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J Clin Endocrinol Metab. 2005 Aug;90(8):4659-63. Epub 2005 May 24.

High circulating thyrotropin levels in obese women are reduced after body weight loss induced by caloric restriction.

Author information

1
Department of General Internal Medicine (C4-83), Leiden University Medical Center, P.O. Box 9600, 2300 RC Leiden, The Netherlands.

Abstract

CONTEXT:

Previous clinical studies concerning the impact of body weight loss on single plasma TSH concentration measurements or the TSH response to TRH in obese humans have shown variable results.

OBJECTIVE:

The objective of this study was to investigate the effect of weight loss induced by caloric restriction on diurnal TSH concentrations and secretion in obese humans.

DESIGN:

This was a clinical, prospective, crossover study.

SETTING:

The study was conducted at the Clinical Research Center of Leiden University Medical Center.

PARTICIPANTS:

Eleven obese premenopausal women (body mass index, 33.3 +/- 0.7 kg/m2) were studied.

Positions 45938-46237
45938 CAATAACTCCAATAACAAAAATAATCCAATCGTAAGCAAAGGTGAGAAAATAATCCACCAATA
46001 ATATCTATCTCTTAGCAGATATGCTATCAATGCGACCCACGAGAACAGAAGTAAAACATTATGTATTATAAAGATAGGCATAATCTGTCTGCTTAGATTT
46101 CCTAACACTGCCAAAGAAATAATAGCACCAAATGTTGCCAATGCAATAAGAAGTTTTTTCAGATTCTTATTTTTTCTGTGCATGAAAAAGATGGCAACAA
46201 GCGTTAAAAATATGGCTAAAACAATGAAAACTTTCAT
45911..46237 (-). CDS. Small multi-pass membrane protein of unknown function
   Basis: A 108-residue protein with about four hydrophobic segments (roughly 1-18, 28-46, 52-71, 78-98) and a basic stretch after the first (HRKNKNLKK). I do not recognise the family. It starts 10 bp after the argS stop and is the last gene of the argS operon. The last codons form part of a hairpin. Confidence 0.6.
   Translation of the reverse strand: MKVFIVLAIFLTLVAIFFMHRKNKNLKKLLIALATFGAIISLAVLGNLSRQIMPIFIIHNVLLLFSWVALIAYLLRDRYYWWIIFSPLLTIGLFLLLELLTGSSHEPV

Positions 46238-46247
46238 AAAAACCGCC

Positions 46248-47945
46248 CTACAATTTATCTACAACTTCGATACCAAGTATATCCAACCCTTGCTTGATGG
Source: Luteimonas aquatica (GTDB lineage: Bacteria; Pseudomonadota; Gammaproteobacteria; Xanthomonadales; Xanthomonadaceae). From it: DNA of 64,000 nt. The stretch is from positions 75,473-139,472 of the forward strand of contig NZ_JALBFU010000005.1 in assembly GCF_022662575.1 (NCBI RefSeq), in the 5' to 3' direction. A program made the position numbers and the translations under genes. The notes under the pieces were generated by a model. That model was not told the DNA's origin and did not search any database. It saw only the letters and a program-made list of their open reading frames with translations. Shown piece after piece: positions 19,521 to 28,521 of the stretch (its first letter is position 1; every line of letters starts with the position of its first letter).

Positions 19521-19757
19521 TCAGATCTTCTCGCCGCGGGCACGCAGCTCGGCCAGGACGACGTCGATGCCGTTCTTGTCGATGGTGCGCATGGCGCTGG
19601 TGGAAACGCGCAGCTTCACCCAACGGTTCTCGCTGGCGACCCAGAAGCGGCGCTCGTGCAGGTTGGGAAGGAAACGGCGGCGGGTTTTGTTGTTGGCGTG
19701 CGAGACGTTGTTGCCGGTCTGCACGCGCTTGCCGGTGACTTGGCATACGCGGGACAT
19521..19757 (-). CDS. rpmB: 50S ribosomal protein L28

INTERVENTION:

The study intervention was weight loss (50% reduction overweight by caloric restriction).

MAIN OUTCOME MEASURE(S):

Twenty-four-hour plasma TSH concentrations (10-min intervals) and the 24-h TSH secretion rate, calculated by a waveform-independent deconvolution technique (Pulse), were determined.

RESULTS:

The 24-h TSH secretion rate was significantly higher in obese women than in normal weight controls, and weight loss was accompanied by diminished TSH release (before weight loss, 43.4 +/- 6.4 mU/liter.24 h; after weight loss, 34.4 +/- 5.9 mU/liter.24 h; P = 0.02). Circulating free T3 levels decreased after weight loss from 4.3 +/- 0.19 to 3.8 +/- 0.14 pmol/liter (P = 0.04). Differences in 24-h TSH release correlated positively with the decline of circulating leptin (r2 = 0.62; P < 0.01).

CONCLUSIONS:

Elevated TSH secretion in obese women is significantly reduced by diet-induced weight loss. Among various physiological cues, leptin may be involved in this phenomenon. The decreases in TSH and free T3 may blunt energy expenditure in response to long-term calorie restriction, thereby frustrating weight loss attempts of obese individuals.

PMID:
15914521
DOI:
10.1210/jc.2005-0920
[Indexed for MEDLINE]

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